The 5DS and 5DS R are not replacement models, but two parts of a new high-resolution line. Based on the design of the highly successful 5D MkIII and incorporating a few of the 7D MkII’s advancements, the 5DS is a more specialist camera than both, aimed specifically at studio and landscape photographers. For those who often find themselves in less than perfect lighting conditions, shooting fast-action subjects or recording video, the 5D MkIII will remain the much more desirable model. In fact, most users will never need more than around 15MP, so in terms of storage space and processing power the huge 50MP files could end up being more of a hindrance than a bonus. That said, if you do want this kind of image resolution, the 5DS is significantly less expensive (less than half the price) than the cheapest medium-format camera currently available, the Pentax 645Z.
Both cameras offer seriously impressive image quality, but the 5DS R with its £300 premium just has the edge for those who only tend to shoot natural subjects (landscape photographers, we’re looking at you). With such a sensor it shouldn’t shock too many that these high-end products demand a professional price-tag, offering value for money only to those who demand the maximum resolution available. While Nikon’s D810 and Sony’s forthcoming 7R II are better-rounded high-res cameras, the extra features they offer, including higher ISO ranges and better video functions, may be superfluous to the needs of much of the target market of the 5DS and 5DS R. Overall, both are excellent cameras that fill an obvious void in the Canon line-up, without sabotaging the brand’s existing models. They won’t, however, be well-suited to everyone – perhaps a replacement to the 5D MkIII will be more appealing to the masses.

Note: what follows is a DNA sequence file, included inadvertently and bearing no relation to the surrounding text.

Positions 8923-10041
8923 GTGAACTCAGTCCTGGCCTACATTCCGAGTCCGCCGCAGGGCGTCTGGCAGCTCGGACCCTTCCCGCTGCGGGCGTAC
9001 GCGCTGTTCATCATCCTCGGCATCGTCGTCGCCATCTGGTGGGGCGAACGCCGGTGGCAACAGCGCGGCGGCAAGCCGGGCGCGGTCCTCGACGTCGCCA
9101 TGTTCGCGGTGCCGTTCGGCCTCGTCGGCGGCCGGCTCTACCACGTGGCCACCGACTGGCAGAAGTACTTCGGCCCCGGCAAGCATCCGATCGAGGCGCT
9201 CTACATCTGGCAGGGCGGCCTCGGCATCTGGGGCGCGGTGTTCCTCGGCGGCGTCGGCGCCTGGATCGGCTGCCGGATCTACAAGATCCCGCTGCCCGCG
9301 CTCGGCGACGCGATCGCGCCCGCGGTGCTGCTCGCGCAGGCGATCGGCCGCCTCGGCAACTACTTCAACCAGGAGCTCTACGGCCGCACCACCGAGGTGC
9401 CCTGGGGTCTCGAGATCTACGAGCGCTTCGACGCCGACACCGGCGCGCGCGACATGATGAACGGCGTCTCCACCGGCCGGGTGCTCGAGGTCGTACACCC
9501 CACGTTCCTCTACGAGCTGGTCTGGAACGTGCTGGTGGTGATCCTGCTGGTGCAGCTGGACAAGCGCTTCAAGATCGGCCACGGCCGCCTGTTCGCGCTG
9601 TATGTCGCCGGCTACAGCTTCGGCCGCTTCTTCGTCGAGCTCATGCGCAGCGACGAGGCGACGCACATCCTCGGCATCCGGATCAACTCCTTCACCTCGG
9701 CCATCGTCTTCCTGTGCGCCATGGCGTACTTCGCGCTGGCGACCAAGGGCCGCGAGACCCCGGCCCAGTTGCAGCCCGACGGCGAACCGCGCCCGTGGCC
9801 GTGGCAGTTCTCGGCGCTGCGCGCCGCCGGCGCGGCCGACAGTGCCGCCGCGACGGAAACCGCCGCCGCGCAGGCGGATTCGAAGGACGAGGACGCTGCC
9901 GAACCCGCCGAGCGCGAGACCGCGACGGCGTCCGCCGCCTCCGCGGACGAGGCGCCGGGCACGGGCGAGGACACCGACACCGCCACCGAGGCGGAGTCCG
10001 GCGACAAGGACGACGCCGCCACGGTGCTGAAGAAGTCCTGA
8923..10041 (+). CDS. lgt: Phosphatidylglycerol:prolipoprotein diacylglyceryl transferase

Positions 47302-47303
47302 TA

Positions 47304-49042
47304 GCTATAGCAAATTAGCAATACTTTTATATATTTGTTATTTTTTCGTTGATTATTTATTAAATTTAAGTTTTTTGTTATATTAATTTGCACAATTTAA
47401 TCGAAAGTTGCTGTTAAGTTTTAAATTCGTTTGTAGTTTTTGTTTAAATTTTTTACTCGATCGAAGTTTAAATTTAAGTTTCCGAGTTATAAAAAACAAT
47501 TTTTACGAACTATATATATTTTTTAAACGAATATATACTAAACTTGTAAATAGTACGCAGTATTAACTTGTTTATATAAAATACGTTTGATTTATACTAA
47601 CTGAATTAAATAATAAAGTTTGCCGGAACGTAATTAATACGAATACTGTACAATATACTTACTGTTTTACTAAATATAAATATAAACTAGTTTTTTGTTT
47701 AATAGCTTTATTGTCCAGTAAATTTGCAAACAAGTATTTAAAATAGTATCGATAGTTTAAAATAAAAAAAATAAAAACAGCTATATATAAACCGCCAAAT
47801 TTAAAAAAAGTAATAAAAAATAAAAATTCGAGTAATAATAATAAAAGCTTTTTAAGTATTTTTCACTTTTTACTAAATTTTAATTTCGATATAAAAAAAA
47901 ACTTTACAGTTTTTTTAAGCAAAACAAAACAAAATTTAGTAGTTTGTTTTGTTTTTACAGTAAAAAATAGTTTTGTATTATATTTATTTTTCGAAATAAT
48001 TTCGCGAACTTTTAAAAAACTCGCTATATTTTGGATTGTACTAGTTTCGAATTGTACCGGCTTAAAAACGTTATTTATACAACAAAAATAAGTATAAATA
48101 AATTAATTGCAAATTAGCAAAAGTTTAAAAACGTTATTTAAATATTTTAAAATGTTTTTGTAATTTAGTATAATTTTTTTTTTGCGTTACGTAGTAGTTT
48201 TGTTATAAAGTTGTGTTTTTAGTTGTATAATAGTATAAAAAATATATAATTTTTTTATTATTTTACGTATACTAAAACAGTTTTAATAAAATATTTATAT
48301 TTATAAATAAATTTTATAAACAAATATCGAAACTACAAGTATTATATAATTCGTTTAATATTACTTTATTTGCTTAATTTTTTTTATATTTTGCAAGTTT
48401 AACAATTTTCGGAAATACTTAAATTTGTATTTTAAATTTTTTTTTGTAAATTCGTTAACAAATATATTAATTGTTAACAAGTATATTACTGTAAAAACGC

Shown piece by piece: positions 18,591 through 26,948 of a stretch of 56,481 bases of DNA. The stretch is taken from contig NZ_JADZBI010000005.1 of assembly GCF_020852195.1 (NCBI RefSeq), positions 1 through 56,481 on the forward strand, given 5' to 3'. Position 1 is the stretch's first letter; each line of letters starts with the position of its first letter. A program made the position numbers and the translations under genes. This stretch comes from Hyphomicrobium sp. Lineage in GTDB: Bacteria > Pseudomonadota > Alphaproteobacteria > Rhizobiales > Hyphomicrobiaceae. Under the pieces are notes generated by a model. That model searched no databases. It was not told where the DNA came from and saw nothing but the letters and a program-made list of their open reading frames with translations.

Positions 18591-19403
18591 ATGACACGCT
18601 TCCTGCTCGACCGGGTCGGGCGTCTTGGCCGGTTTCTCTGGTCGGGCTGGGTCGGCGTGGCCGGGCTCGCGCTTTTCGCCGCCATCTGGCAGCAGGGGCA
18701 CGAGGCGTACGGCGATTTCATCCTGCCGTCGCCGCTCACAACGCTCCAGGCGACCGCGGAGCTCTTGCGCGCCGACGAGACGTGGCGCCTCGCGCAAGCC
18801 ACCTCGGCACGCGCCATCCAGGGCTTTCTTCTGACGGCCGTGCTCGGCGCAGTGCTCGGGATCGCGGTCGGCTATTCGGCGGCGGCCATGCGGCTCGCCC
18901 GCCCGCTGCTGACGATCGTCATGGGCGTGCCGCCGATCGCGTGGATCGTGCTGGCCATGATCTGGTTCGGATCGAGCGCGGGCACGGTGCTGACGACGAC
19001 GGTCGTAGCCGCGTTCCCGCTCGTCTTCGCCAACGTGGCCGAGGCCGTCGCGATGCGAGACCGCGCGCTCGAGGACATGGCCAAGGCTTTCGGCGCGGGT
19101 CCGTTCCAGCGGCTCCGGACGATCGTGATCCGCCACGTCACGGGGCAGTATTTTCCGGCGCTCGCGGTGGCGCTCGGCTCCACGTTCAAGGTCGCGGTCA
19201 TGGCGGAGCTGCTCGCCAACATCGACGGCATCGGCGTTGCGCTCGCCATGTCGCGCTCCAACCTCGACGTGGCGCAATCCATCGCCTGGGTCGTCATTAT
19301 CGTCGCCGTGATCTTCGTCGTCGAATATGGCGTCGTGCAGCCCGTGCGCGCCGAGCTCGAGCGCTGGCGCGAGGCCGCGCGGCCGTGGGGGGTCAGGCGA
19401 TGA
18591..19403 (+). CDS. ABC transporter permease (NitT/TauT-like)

- Price: £2699 (Body only as of June 2016)
- Effective resolution: 50.6MP
- Sensor: 36x24mm full-frame CMOS
- Processor: Dual DIGIC 6
- LCD: 3.2in 1040k-dot Clear View II TFT
- Viewfinder: Pentaprism with 100% coverage and dioptre
- Autofocus: 61-point phase detect system with 41 cross-type points inc 5 dual cross-type
- Metering: 150k-pixel RGB + IR sensor
- ISO: 100-6400 (expands to 50-12,800)
- Shooting speed: 5fps for 14 RAWs
- Video: Full HD (1080p) at 30fps
- Pop-up flash: No
- Other features: Hotshoe, PC terminal, mic and remote inputs, USB 3.0 and HDMI outputs, dual card slots
- Battery life: 700 shots
- Card type: CompactFlash, SD, SDHC
- and SDXC
- Size (WxHxD): 152x116x76mm
- Weight: 923g
- Visit: www.canon.co.uk
This review was first published in the August 2015 issue of Practical Photography - download back issues here.